Interesting debate on the net - should all brain tumours be considered and called 'cancer'? Even the low grade ones? The moniker 'brain tumour' rather than 'brain cancer' doesn't always indicate that whatever tumour one has in the skull, it can still be potentially fatal. My problem is mine is 'Grade 1' and so far non-malignant, so should I call it 'cancer'? Opinion is divided, that cancer is an emotive word and in respect to brain tumours, public opinion would have it that you're automatically dead! But then public reaction to the word 'cancer' can seem that way with any form, despite curative treatment and increased survivability with some.
The other opinion is of course that any brain tumour no matter how slow growing, is cancerous and the word 'benign' is a misnomer. Cancer to me is where the growth of mutated tissue invades and changes the nature of the affected organ/body part cells by spreading within it. Benign is where the tumour remains in its own space but pressing against against the organ/body part, with the possibility of impnging surrounding tissue as opposed to invading it. Both scenarios are not good with fatality often being the end result with most if not treated, no matter how long term or slow that growth may be.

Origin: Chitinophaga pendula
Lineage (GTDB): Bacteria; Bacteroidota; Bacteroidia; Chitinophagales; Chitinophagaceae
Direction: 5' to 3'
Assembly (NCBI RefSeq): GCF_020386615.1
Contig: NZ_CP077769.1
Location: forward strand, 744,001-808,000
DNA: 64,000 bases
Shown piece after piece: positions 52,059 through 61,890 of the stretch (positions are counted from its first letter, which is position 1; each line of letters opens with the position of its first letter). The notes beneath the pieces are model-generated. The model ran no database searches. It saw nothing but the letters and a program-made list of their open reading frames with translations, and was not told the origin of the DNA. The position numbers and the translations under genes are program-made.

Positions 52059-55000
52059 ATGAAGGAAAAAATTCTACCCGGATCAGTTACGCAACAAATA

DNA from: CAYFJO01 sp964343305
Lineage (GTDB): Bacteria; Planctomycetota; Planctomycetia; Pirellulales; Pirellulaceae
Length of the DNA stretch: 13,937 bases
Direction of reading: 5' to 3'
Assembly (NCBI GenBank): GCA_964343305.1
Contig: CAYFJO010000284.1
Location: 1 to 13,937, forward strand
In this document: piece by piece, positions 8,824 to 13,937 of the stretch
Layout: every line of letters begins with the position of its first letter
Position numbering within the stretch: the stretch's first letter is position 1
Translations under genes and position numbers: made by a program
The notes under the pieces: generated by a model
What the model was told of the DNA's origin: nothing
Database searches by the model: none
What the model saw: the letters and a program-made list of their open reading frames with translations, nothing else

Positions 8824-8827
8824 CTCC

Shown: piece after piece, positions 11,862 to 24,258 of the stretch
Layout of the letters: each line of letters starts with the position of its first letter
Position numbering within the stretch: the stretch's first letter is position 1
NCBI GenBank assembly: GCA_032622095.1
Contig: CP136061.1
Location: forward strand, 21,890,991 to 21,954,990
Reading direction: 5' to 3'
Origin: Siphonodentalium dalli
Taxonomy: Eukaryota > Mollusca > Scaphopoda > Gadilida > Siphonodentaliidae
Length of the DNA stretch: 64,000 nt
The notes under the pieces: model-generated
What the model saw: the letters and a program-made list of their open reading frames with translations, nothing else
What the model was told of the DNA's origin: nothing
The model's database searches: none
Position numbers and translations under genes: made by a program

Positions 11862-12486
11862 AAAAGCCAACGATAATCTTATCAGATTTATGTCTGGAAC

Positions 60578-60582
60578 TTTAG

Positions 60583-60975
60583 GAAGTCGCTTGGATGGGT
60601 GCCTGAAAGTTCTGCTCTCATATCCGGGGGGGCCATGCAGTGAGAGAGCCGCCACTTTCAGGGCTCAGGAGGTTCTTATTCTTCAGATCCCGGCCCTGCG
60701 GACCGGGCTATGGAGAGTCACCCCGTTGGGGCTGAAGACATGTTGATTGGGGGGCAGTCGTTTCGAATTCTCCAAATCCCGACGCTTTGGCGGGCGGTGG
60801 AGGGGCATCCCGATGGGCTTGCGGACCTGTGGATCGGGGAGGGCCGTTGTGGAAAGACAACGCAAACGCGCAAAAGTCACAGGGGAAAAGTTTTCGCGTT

If opinions are correct about all brain tumours being 'cancerous' then certainly Algy by the very fact that he is growing could be considered a 'cancer'. In any event, within the skull and spine, tumours are even more damaging as there is no room for expansion and therefore tissue damage is greater what ever the level of aggression and invasion/impingement.
A sobering thought!
A link to a defintion of benign brain tumours. http://www.medicinenet.com/brain_tumor_symptoms/views.htm